Gospel: At a leading Pharisees' house, Jesus insults the host again by telling his guests their relationships are based on who will repay you even greater for what you have given them. Their motives are selfish. The Pharisees then complain that he is eating with tax collectors and known sinners. Jesus teaches them that he is working to bring them back to God through repentance just as a shepherd searches for the lost sheep and brings him back into the fold. God rejoices when a sinner repents. He then praises an unworthy steward who defrauds his master but does whatever is possible to wiggle his way out of major debt. Jesus says we are to be as crafty in our ways to reform our lives. He urges them to make friends with dishonest wealth for the one who is trustworthy in small matters is trustworthy of greater ones. He knows the hearts of the Pharisees who love money and he tells them their motives are despicable.
Saints of the Week
Monday: All Hallows Even (evening) owes its origins to a Celtic festival that marked summer's end. The term was first used in 16th century Scotland. Trick or treating resembles the late medieval practice of souling when poor people would go door to door on Hallomas (November 1) receiving food in return for prayers for the dead on All Souls Day (November 2.)
Tuesday: All Saints Day honors the countless faithful believers - living and dead - who have helped us along in our faith. Our liturgical calendar is filled with canonized saints, but we have many blesseds and minor saints who no longer appear on it. We have local saints across the world. We have many people who live Gospel values who we appreciate and imitate. We remember all of these people on this day.
Wednesday: All Souls Day is the commemoration of the faithful departed. November is known as All Souls Month. We remember those who died as we hasten towards the end of the liturgical year and the great feast of Christ the King. As a tradition, we have always remembered our dead as a way of keeping them alive to us and giving thanks to God for their lives.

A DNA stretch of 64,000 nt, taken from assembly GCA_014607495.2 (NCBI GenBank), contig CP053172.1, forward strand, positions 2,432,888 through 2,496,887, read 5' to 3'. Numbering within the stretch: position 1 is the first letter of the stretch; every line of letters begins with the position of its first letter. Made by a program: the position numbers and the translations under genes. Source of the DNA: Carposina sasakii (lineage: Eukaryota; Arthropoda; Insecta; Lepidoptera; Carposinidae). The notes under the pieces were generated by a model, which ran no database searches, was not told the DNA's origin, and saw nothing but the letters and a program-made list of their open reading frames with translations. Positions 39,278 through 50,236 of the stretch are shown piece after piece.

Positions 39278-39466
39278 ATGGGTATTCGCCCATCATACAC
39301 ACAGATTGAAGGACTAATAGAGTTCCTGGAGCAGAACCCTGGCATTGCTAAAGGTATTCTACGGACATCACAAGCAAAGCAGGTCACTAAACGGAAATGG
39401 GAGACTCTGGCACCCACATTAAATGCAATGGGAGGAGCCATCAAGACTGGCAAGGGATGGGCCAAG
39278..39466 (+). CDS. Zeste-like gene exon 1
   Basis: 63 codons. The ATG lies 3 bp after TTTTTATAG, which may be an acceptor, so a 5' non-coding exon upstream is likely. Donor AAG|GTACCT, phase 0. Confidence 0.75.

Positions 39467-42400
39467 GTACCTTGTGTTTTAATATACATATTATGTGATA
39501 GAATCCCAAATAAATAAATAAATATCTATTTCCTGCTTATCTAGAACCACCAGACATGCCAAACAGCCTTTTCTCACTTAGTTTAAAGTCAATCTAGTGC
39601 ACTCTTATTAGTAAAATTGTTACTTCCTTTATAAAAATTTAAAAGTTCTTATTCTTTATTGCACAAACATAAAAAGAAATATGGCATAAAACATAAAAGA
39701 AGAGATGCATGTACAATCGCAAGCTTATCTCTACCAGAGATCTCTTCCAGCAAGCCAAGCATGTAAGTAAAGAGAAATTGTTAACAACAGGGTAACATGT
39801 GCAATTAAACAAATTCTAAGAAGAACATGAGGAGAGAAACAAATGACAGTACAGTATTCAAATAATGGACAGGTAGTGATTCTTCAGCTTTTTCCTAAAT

Wednesday: Rupert Mayer, S.J., priest (1876-1945), resisted the Nazi government and died while saying Mass of a stroke. In 1937, he was placed in protective custody and was eventually released when he agreed that he would no longer preach.
Thursday: Martin de Porres, religious (1579-1639) was a Peruvian born of a Spanish knight and a Panamanian Indian woman. Because he was not pure blood, he lost many privileges in the ruling classes. He became a Dominican and served the community in many menial jobs. He was known for tending to the sick and poor and for maintaining a rigorous prayer life.
Friday: Charles Borromeo, bishop (1538-1584), was made Bishop of Milan at age 22. He was the nephew of Pope Pius IV. He was a leading Archbishop in the Catholic Reformation that followed the Council of Trent. During a plague epidemic, Borromeo visited the hardest hit areas so he could provide pastoral care to the sick.
Saturday: All Saints and Blessed of the Society of Jesus are remembered by Jesuits on their particularized liturgical calendar. We remember not only the major saints on the calendar, but also those who are in the canonization process and hold the title of Blessed, like Peter Faber. We pray for all souls of deceased Jesuits in our province during the month by using our necrology (listing of the dead.)
This Week in Jesuit History
· Oct 30, 1638. On this day, John Milton, the great English poet, dined with the Fathers and students of the English College in Rome.
· Oct 31, 1602. At Cork, the martyrdom of Dominic Collins, an Irish brother, who was hanged, drawn, and quartered for his adherence to the faith.
· Nov 1, 1956. The Society of Jesus was allowed in Norway.
· Nov 2, 1661. The death of Daniel Seghers, a famous painter of insects and flowers.
· Nov 3, 1614. Dutch pirates failed to capture the vessel in which the right arm of Francis Xavier was being brought to Rome.
· Nov 4, 1768. On the feast of St Charles, patron of Charles III, King of Spain, the people of Madrid asked for the recall of the Jesuits who had been banished from Spain nineteen months earlier. Irritated by this demand, the king drove the Archbishop of Toledo and his Vicar General into exile as instigators of the movement.
· Nov 5, 1660. The death of Alexandre de Rhodes, one of the most effective Jesuit missionaries of all time. A native of France, he arrived in what is now Vietnam in 1625.